I had no idea the phrase was called “Male Generics;” that’s very interesting. I also really liked that you used multiple types of media to interact with and give information to your audience (polls, audio clips, video, images). I also thought that the charts containing phrases and words to describe men and women were very informative as well.

    • April 26, 2019 by Adriana.Castro Colon

      I also had no idea phrases like “you guys” had a name, so when I came across this information I knew I had to include it. I am also glad to hear you enjoyed my presentation.

  2. April 26, 2019 by Sheena.Kwon

    Your presentation was really nicely organized and I love how interactive it is! I really enjoyed the different colors you used to enhance you presentation. The interviews and videos you put in were very helpful as well. I think everyone can start using nongendered language. I’m from Texas and I use ‘y’all’ instead of saying ‘you guys.’ An essay you might be interested in is “How to Tame a Wild Tongue” by Gloria Anzaldua. It talks about how language is a male discourse and how it can be detrimental towards women.

    • April 26, 2019 by Adriana.Castro Colon

      Thanks for the recommendation, It’s a really interesting essay. I wish I came across it sooner!

  3. April 27, 2019 by Sierra Erdman-Luntz

    I like all of your specific examples 🙂 thank you!

  4. April 28, 2019 by Alex.Lepa

    Hi Adriana,
    Thank you for your project. It was very interesting and I will now be more aware of my language. Thanks.

  5. April 28, 2019 by Evie Tomita

    Hi Adriana! I loved your project because it was incredibly interactive with all the videos, surveys, and padlets! It really helped me collect my thoughts along the way and make sure I was absorbing all the information. Great job!

  6. April 28, 2019 by Kristina Peterson

    Adriana. I love the part where you say you ‘like challenge.’ I am impressed to see how you learned about this topic from start to finish and looked for ways to bring the issue of gender neutral language to your peers. I remember hearing Maya Angelou speak and her telling us to ‘be precise.’ If we use language, we must know each choice has meaning.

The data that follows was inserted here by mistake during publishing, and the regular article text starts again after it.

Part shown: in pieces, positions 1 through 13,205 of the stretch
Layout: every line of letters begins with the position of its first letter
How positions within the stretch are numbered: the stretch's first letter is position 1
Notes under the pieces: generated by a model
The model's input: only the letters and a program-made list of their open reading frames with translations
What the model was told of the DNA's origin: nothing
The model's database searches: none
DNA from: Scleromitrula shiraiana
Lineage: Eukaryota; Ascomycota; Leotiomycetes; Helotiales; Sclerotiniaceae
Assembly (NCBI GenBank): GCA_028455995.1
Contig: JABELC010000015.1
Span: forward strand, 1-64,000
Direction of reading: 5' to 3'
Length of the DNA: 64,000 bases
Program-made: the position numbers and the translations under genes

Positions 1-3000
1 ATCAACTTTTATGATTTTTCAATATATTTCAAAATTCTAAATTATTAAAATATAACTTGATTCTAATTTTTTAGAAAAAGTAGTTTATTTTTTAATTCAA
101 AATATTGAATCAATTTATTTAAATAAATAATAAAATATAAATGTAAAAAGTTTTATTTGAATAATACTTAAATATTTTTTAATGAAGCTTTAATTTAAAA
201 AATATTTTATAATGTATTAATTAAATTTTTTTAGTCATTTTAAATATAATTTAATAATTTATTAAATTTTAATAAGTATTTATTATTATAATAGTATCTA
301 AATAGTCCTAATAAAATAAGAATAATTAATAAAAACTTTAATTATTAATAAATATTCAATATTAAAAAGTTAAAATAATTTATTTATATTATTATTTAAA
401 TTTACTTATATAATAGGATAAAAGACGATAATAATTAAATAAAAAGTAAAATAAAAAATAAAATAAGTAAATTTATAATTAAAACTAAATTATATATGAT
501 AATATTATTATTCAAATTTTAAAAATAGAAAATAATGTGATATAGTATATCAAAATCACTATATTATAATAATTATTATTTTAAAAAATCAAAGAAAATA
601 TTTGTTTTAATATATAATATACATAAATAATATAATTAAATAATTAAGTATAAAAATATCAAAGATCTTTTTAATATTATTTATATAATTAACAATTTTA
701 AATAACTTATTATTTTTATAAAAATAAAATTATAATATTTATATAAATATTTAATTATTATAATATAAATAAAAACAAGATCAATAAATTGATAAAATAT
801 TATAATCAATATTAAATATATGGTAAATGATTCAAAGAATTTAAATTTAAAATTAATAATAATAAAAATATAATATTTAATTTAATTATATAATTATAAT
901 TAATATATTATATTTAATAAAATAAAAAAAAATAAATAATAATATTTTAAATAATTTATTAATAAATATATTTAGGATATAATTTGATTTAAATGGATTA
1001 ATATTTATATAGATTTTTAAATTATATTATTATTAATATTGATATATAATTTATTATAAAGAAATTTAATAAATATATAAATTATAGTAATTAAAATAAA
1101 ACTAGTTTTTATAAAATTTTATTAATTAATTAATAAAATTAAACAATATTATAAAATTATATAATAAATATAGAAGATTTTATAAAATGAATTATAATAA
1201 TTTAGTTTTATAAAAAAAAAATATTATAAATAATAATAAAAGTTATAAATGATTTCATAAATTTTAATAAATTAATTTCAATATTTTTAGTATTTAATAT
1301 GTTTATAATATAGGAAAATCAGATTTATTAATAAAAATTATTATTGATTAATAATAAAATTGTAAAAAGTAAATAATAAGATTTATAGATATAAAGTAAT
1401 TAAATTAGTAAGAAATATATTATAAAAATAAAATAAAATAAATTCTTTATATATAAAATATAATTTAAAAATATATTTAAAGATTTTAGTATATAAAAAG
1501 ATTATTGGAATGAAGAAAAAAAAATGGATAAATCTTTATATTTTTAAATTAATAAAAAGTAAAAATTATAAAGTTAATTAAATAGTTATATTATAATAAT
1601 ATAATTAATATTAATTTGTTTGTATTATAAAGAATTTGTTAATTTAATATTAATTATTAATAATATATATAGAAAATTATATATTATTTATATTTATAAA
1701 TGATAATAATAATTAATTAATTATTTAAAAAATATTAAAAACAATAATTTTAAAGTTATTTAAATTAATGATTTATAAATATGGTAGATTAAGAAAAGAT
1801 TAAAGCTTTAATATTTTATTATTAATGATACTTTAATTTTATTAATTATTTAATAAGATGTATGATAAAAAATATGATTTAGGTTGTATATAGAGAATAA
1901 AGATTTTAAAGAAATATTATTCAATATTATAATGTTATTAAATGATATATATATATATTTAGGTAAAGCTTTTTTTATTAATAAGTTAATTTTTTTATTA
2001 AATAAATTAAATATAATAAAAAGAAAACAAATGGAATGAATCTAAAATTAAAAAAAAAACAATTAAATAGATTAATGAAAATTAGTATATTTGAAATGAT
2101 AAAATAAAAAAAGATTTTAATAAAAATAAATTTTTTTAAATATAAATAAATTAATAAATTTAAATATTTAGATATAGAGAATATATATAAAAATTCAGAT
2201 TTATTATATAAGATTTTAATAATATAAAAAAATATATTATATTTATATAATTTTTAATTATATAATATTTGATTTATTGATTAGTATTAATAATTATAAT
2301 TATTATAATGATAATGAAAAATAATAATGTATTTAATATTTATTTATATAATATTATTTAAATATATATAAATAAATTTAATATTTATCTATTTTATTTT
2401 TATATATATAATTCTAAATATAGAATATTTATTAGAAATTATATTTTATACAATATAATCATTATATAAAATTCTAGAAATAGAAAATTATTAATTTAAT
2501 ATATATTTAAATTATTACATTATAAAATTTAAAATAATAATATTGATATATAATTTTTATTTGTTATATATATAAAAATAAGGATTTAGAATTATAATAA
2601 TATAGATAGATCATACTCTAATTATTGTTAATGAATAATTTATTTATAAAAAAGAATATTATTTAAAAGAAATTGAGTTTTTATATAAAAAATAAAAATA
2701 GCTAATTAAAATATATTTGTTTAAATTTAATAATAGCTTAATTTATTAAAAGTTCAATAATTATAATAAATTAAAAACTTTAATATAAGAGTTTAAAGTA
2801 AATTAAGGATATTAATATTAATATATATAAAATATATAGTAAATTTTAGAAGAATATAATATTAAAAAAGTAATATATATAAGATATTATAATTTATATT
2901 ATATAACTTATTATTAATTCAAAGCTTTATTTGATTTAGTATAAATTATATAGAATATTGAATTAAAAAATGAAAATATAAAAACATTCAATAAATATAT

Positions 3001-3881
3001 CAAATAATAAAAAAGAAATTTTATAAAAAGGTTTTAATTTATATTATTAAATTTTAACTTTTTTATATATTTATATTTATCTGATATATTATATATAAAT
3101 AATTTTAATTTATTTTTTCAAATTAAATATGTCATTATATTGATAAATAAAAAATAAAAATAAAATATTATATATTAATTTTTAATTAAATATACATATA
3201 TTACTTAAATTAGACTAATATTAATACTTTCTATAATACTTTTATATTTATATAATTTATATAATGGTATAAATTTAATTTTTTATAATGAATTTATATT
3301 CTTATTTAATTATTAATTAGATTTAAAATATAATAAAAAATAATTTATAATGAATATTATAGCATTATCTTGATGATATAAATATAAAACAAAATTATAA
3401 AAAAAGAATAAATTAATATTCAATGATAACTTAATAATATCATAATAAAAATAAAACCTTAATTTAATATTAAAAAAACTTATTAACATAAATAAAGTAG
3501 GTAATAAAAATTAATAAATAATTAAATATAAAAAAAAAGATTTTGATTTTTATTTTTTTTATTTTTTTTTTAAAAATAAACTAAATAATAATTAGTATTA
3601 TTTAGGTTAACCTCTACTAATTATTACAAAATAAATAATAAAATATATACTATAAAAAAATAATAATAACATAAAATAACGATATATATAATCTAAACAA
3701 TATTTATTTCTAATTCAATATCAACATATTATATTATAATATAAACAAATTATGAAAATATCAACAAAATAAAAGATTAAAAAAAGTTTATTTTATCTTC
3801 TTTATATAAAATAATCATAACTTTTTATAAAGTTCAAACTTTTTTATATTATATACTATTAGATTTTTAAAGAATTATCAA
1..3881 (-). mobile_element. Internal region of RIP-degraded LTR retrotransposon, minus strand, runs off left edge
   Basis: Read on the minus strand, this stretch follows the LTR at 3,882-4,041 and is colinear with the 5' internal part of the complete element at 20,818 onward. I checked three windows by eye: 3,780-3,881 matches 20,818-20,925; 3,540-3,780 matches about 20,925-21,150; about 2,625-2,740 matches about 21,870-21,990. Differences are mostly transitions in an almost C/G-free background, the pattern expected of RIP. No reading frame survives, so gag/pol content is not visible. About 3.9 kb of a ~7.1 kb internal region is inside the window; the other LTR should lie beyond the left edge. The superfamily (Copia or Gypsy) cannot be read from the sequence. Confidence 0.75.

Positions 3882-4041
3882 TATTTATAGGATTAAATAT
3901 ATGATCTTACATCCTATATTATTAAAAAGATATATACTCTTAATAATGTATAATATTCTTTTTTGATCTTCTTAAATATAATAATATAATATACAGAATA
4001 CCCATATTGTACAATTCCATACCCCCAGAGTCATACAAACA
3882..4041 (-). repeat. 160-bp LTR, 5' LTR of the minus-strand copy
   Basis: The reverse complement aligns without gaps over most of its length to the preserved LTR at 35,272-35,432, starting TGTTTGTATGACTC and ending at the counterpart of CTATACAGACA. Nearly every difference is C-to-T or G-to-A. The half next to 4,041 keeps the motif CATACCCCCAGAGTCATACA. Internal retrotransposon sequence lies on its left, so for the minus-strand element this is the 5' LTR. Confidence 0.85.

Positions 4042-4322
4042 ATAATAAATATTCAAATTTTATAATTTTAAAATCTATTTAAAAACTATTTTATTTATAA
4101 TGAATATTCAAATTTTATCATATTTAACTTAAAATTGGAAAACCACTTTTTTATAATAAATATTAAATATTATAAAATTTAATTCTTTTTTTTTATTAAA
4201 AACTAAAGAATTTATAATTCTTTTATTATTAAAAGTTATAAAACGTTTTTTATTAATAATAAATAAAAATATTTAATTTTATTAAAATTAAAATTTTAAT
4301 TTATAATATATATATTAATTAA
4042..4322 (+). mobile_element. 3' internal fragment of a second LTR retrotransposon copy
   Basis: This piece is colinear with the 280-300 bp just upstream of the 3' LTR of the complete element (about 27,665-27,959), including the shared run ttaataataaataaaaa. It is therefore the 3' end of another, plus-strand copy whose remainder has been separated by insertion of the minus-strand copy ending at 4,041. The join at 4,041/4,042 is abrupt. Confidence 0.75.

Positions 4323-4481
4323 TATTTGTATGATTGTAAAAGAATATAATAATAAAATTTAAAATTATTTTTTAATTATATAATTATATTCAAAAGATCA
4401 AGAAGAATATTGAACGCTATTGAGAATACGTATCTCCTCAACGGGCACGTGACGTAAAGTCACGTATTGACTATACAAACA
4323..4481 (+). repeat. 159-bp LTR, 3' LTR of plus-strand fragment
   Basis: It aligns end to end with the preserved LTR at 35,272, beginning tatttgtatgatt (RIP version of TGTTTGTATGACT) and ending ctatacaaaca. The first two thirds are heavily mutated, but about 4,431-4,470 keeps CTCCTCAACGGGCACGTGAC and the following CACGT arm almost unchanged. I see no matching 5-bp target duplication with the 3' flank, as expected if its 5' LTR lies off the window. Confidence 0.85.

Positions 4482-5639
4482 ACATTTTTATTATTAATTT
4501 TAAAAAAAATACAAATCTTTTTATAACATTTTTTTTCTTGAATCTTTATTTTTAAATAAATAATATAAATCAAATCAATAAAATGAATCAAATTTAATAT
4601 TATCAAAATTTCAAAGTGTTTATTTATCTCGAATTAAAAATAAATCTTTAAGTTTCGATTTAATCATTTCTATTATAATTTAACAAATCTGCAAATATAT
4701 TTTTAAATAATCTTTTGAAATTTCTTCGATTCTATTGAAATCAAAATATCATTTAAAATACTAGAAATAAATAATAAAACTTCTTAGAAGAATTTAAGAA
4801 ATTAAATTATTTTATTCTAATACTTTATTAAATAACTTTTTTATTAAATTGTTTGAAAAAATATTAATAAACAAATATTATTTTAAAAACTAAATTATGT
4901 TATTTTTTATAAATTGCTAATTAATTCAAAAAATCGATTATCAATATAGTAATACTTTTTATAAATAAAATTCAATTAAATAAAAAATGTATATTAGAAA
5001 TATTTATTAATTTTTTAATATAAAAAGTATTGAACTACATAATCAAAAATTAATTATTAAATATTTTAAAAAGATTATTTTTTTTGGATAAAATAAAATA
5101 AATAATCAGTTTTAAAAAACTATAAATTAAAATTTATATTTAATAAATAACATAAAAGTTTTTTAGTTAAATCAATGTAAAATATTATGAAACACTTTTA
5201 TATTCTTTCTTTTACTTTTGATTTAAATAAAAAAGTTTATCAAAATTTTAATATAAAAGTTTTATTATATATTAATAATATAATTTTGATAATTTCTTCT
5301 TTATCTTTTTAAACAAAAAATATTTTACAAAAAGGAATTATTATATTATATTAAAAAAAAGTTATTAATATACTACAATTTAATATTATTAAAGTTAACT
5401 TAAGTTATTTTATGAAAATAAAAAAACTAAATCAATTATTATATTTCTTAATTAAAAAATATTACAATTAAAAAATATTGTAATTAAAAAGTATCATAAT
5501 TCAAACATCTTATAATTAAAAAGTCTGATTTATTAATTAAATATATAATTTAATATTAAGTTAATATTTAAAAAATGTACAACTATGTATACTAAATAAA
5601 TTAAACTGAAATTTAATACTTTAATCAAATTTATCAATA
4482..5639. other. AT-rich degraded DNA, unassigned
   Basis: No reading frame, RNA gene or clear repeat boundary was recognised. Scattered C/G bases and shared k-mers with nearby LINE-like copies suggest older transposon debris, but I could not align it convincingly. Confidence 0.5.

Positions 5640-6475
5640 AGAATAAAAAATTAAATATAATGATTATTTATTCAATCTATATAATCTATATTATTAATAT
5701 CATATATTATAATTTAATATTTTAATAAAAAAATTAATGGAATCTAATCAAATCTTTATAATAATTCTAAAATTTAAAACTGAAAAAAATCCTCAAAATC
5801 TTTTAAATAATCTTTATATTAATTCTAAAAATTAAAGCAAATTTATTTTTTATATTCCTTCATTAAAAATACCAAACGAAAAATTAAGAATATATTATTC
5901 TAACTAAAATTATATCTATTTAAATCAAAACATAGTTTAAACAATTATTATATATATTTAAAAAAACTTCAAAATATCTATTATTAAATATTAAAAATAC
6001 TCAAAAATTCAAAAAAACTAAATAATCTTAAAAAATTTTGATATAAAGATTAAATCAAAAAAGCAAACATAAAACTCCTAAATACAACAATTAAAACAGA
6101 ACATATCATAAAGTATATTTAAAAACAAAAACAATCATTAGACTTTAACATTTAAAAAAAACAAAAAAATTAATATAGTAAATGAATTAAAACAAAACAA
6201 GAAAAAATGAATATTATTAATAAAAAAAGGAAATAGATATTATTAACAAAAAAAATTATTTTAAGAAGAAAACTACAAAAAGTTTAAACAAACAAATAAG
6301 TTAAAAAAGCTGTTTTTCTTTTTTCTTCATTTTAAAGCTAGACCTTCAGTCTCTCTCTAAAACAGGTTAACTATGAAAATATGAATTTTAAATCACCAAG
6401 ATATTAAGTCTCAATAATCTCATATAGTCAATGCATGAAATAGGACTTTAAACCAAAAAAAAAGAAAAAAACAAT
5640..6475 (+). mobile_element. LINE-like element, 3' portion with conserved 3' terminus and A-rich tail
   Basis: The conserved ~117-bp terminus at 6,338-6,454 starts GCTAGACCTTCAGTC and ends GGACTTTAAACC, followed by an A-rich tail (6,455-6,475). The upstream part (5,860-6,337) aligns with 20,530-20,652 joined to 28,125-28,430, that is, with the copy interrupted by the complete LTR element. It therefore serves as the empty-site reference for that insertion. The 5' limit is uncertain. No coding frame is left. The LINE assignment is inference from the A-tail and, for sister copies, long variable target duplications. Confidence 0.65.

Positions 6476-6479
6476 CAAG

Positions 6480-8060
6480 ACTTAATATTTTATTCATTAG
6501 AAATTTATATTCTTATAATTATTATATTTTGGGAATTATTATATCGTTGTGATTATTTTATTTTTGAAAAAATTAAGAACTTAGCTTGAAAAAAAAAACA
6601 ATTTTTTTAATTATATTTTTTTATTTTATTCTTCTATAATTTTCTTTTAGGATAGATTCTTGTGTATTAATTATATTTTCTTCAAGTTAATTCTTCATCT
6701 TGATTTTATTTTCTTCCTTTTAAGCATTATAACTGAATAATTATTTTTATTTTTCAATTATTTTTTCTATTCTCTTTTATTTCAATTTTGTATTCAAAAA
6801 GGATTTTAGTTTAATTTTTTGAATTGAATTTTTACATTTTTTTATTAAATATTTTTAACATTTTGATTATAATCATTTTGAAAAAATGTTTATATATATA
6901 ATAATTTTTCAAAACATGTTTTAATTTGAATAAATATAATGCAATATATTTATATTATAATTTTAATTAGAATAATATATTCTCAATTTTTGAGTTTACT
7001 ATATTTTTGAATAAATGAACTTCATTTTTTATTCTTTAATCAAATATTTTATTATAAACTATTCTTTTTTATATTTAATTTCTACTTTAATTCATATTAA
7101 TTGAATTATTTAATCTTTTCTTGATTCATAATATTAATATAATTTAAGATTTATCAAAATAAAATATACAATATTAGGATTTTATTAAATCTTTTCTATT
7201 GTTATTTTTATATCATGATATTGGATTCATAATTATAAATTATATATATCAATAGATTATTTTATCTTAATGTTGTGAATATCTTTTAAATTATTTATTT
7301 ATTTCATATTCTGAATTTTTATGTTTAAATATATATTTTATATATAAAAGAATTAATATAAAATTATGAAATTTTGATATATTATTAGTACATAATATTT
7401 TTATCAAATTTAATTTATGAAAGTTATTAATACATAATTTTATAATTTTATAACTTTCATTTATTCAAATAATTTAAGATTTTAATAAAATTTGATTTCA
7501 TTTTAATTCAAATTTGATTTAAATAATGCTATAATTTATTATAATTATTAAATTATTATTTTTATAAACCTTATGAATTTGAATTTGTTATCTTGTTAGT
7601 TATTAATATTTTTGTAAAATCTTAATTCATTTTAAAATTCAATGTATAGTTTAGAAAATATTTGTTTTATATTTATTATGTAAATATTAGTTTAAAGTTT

7. April 28, 2019 by Ricardo A. Velázquez Aponte

    Hi Adriana!

    I would like to start by saying congratulations on the great documentation and research done for this project. As a male student in Puerto Rico, a native Spanish speaking country, I recognize the impact language has on people, especially women. I have to say that after watching your reflection video, not only it made me think about the magnitude of the situation, but it also made me realize the possibility to consider language as a barrier itself. There are some modifications young people are implementing in the Spanish language, like the use of “e” as an alternative to male and female gendered articles, which can be a great topic for further study. I really enjoyed your work and would definitely like to hear more about your future research and discussions.

    Best regards,

    Ricardo A. Velázquez Aponte

  8. April 29, 2019 by Ashli.Jain

    This is awesome! I think that we all have sub-conscious gender language biases and this made me try and be more conscious!

  9. May 05, 2019 by Takuma.Warren

    This was a very interactive and interesting article. I didn’t know what a male generic was so that was an interesting new concept.

  10. May 05, 2019 by Hana.Himura

    Hi Adriana,
    I really like how interactive your presentation is with interviews, polls, and videos. I never knew that there was a term called “Male Generics” and we all subconsciously use them. It shows how deep-rooted this problem is in our society and made me think more about my use of language.